“One of the most promising opportunities for significantly reduced cost of energy is through the coordinated development of superior low-cost materials using reliable, high-volume component manufacturing techniques for components used in wind power applications,” says Mansour H. Mohamed, founder and chief scientific officer of 3Tex Inc. of Cary, NC. “Reducing blade weight has a dramatic weight-saving effect throughout the rest of the wind turbine. However, a careful balance must be achieved between reductions in blade weight and the higher costs typically associated with specialized lightweight materials such as carbon composites.”
Carbon fiber-reinforced plastics (CFRP), the material used to make the Boeing 787 Dreamliner, possess about three times the stiffness of glass-reinforced plastics and also have significantly better fatigue properties. E-glass costs around $1 per lb, while standard modulus carbon fiber costs $6 to $20 per lb, depending on type, tow-size and purchase volume.
Benefits of CFRP
According to Mohamed, the use of CFRP offers four specific advantages in wind turbine manufacturing:
Potentially thinner and more efficient profiles resulting in higher energy output.
Stiffer blades resulting in shorter nacelles.
More slender blades resulting in lower extreme loads on towers and nacelles.
Lower blade mass resulting in easier to handle production and mounting.
Mohamed's company, 3Tex, is proposing wind turbine components made from woven carbon and glass fibers. A fully automated 3-D weaving process has been developed at North Carolina State University in Raleigh, NC. This process does not involve the building up of layers in the fabric. Rather, 3-D fabric is formed during each weaving cycle.
“There are at least three revolutionary advances contained within this process, including the automated use of multiple weft insertion in a single weaving cycle, the automated method of producing net-shaped forms in various cross-sectional shapes, including 'I,' 'T' and 'P' shapes, as well as core or pile structures, and the ability to include controlled amounts of Z direction fiber, for example up to 1/3 of the total fiber volume,” says Mohamed. A recently awarded patent discloses a 3-D, carbon/glass hybrid woven wind blade spar cap that can be used to strengthen a blade.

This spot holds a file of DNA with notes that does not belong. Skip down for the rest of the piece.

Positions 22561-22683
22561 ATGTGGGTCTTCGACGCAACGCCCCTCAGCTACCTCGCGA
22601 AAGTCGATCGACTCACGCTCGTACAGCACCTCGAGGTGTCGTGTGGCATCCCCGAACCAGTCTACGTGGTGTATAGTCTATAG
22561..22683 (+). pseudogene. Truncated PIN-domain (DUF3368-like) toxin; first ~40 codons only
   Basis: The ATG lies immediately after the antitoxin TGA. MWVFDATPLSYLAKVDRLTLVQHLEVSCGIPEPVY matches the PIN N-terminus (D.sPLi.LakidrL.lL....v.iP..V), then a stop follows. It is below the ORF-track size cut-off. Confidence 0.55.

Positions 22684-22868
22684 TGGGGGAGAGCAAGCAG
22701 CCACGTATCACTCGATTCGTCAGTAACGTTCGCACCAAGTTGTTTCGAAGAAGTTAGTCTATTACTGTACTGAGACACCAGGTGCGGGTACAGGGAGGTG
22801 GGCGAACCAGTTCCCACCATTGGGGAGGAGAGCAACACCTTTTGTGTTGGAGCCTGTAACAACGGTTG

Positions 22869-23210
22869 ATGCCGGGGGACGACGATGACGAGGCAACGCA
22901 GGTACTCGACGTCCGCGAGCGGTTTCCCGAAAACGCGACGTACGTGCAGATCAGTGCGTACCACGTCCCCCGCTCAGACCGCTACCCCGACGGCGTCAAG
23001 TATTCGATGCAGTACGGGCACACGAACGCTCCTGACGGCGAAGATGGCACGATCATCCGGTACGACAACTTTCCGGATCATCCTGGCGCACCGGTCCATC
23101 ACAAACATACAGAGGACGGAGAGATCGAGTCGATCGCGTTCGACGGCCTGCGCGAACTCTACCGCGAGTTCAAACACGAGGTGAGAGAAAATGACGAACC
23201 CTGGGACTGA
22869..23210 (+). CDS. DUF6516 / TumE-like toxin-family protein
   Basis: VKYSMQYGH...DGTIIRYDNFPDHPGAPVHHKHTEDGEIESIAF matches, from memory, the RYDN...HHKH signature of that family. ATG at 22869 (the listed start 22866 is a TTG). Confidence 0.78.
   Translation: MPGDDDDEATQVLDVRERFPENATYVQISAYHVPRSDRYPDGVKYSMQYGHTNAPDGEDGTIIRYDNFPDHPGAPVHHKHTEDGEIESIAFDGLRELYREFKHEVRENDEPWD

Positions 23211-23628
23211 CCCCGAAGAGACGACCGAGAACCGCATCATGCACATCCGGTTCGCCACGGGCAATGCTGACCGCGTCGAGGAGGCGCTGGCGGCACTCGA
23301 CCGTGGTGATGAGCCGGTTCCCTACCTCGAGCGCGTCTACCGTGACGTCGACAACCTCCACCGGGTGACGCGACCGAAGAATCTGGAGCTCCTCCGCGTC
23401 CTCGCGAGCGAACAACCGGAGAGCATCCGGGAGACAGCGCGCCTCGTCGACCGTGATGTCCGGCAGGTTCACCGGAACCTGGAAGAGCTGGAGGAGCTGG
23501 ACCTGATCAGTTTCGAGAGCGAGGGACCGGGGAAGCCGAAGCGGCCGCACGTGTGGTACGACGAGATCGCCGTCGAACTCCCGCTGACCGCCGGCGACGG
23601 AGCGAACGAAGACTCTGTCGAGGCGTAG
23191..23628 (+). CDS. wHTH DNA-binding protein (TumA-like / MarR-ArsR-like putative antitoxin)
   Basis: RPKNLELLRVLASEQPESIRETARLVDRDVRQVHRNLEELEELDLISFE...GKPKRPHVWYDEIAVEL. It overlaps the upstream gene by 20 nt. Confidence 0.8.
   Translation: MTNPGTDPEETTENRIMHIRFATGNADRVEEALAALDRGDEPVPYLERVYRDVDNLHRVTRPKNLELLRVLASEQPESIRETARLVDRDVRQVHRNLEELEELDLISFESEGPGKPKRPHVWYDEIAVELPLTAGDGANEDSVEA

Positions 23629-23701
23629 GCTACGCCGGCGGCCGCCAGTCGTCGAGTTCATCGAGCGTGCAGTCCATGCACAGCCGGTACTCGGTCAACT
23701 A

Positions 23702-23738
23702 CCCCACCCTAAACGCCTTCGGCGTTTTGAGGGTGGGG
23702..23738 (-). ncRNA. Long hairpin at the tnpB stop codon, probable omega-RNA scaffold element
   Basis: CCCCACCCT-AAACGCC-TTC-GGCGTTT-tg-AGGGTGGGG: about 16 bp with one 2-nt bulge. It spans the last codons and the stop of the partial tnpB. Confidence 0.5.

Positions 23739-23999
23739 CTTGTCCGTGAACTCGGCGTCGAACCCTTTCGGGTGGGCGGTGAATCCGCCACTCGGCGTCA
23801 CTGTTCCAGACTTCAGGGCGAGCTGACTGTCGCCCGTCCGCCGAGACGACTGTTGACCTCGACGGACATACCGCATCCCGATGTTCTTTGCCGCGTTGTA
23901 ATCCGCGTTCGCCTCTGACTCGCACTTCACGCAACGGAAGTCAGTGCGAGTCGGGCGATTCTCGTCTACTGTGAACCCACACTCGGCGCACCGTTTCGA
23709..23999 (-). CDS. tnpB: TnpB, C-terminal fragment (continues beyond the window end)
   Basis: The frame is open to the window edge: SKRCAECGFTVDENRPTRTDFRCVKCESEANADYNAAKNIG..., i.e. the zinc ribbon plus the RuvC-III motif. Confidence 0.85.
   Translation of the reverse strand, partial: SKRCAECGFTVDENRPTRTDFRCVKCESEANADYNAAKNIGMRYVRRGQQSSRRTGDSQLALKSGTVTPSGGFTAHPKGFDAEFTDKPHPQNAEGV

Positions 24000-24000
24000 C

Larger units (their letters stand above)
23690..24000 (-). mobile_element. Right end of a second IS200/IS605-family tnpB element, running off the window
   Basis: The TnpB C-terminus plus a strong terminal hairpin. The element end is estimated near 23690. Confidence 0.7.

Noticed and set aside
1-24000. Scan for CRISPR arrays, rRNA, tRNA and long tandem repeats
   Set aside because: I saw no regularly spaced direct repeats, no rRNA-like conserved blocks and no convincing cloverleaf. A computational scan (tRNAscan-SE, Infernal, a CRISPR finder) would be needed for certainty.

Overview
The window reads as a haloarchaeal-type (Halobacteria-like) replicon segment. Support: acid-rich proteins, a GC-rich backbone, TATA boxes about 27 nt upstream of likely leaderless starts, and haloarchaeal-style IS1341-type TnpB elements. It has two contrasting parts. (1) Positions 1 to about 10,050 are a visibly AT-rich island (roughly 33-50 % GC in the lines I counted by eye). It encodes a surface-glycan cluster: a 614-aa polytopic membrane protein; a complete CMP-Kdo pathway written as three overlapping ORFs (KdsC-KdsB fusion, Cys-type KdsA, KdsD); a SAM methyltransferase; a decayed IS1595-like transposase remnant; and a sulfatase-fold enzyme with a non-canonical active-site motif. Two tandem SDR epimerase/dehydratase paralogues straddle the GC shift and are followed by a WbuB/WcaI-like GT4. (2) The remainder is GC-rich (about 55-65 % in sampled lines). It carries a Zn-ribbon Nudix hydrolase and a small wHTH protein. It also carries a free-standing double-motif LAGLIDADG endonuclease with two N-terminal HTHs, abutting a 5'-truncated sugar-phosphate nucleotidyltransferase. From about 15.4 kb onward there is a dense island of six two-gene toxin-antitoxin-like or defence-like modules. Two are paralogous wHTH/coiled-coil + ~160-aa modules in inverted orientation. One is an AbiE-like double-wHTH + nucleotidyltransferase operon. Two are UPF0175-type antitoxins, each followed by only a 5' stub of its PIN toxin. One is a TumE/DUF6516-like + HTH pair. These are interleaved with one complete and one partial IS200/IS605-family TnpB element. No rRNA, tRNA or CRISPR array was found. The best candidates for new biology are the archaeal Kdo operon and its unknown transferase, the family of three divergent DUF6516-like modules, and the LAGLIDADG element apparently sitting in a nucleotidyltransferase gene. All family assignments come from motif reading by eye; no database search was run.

Balsa wood cores are also being used to reduce weight in areas of rotor blades where high shear and compression strengths are required. Foam cores are used for similar applications to lower costs.
GE was awarded a U.S. patent last July for an approach that combines the use of carbon fiber and balsa in a new modular approach designed to overcome the problems of large composite blade construction. “The size of a continuous blade is not conducive to high-quality composite material processing and, therefore, structural performance,” says Ron Cairo, an engineer at GE Energy's Global Center of Excellence for Gas Turbine engineering designs in Greenville, SC.
The sheer size of a blade made from fiberglass/epoxy composite material using full blade-length female tooling makes it difficult to eliminate all trapped air during the lamination process and to achieve uniform processing along the entire blade length. “The likelihood of re-work during manufacturing is high because the cost of scrapping is high,” says Cairo. “Blade quality may suffer as a result and the cost of manufacturing is high.”
Cairo's GE innovation has a blade with several modular segments stacked in the shape of the blade and held together with cables. Tensioning cables run through the conduits of the stacked segments and hold the modular segments together. Unidirectional carbon/epoxy caps are used to carry blade bending loads in axial tension and balsa-wood webs are used to carry transverse shear caused by blade bending.